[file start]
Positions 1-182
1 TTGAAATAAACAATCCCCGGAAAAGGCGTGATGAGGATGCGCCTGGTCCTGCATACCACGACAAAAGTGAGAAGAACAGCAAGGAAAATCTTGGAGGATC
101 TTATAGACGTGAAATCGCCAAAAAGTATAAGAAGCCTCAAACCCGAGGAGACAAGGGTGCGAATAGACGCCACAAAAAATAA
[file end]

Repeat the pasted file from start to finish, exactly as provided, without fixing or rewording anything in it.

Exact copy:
Positions 1-182
1 TTGAAATAAACAATCCCCGGAAAAGGCGTGATGAGGATGCGCCTGGTCCTGCATACCACGACAAAAGTGAGAAGAACAGCAAGGAAAATCTTGGAGGATC
101 TTATAGACGTGAAATCGCCAAAAAGTATAAGAAGCCTCAAACCCGAGGAGACAAGGGTGCGAATAGACGCCACAAAAAATAA